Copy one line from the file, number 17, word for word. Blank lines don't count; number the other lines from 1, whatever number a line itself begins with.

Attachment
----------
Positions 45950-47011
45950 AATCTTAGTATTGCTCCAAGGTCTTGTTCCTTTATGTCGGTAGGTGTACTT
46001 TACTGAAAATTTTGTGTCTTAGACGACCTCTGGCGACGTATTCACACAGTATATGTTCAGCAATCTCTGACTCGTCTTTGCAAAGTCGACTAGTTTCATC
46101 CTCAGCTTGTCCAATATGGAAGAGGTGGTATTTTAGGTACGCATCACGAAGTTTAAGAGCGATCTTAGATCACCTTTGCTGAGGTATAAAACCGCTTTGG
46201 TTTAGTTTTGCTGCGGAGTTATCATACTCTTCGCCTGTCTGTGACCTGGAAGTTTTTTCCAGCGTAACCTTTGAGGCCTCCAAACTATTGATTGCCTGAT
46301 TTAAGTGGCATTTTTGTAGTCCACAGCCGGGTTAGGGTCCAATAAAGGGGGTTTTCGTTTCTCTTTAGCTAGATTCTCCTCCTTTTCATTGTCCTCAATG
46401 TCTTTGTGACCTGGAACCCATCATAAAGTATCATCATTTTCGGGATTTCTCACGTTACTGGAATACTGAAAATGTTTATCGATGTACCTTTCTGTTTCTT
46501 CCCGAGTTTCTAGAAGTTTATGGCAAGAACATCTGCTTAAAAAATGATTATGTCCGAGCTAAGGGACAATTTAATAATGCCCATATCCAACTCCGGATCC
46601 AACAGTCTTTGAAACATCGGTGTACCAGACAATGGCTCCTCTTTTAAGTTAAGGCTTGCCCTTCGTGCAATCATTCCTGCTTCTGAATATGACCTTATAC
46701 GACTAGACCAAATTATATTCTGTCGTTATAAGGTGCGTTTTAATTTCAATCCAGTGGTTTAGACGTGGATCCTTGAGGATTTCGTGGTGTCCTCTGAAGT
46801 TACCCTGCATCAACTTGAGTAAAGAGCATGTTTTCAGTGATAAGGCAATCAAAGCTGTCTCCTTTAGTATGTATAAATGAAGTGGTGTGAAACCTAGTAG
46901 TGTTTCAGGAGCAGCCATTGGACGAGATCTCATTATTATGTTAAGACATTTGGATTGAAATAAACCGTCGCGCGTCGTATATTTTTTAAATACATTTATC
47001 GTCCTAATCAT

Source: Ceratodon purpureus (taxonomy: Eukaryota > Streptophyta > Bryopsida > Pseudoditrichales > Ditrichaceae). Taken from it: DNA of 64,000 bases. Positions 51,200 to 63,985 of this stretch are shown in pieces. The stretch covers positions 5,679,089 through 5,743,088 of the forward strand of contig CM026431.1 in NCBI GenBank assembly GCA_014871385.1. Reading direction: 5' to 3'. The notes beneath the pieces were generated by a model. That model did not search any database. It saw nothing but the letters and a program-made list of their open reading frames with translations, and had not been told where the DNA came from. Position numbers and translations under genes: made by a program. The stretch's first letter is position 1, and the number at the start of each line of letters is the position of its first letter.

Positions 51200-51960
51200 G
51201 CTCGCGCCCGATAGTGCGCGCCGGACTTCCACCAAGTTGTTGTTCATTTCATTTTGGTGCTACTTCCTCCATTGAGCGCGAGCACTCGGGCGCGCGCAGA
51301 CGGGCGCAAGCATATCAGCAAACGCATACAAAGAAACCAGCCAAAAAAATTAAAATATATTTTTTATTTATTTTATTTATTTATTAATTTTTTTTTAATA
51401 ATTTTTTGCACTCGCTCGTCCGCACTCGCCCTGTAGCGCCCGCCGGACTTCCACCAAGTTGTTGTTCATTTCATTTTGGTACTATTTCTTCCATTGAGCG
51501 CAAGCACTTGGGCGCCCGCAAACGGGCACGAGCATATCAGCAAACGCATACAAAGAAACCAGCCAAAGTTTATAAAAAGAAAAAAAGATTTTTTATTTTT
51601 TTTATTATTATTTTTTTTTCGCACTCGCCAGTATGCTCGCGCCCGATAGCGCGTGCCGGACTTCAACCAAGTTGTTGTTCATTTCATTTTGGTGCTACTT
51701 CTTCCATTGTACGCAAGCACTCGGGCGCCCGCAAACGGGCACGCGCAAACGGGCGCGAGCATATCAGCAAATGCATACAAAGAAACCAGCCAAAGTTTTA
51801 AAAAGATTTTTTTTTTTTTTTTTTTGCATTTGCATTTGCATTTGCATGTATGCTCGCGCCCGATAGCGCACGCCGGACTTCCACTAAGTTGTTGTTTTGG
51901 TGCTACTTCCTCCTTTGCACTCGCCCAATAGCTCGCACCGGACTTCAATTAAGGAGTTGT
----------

51201 CTCGCGCCCGATAGTGCGCGCCGGACTTCCACCAAGTTGTTGTTCATTTCATTTTGGTGCTACTTCCTCCATTGAGCGCGAGCACTCGGGCGCGCGCAGA